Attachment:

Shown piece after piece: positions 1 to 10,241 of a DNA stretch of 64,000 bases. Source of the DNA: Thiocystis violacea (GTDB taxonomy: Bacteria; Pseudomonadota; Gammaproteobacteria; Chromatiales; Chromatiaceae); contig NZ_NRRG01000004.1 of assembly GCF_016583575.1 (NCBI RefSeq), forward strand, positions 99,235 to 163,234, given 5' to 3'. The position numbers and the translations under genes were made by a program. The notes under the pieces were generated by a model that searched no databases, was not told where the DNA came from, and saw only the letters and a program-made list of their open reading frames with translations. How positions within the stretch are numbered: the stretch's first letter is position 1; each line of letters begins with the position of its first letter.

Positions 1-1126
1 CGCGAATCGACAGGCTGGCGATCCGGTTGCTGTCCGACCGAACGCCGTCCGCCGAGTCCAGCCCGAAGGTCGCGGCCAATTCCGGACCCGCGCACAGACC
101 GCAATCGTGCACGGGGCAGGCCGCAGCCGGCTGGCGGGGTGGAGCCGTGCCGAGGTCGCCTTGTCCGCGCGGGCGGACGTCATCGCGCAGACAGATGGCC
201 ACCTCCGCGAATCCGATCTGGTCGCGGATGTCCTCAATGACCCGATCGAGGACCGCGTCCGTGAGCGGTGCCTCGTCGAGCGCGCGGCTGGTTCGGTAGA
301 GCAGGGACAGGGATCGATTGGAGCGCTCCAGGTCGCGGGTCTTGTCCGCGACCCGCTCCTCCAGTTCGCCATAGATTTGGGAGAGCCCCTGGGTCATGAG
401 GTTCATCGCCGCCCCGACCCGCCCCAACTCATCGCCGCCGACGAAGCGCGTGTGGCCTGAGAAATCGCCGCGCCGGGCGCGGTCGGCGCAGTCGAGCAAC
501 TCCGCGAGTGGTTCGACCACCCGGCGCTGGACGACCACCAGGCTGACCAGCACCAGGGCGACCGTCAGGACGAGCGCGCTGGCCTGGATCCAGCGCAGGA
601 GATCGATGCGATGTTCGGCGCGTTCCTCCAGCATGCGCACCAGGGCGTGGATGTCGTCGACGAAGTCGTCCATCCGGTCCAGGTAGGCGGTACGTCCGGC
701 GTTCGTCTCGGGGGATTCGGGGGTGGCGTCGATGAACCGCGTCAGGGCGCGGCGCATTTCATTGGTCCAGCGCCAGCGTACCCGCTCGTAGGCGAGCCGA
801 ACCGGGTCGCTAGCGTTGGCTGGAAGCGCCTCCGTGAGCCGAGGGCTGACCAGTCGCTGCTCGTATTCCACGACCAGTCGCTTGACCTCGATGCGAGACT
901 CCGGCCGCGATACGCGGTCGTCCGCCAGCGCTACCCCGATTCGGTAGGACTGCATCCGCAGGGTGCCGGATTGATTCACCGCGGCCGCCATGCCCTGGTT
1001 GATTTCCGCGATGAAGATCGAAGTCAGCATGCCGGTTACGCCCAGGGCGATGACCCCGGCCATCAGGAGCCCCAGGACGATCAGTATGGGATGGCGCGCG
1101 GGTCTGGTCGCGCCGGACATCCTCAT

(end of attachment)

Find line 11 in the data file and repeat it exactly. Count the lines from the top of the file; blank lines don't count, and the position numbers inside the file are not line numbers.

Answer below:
801 ACCGGGTCGCTAGCGTTGGCTGGAAGCGCCTCCGTGAGCCGAGGGCTGACCAGTCGCTGCTCGTATTCCACGACCAGTCGCTTGACCTCGATGCGAGACT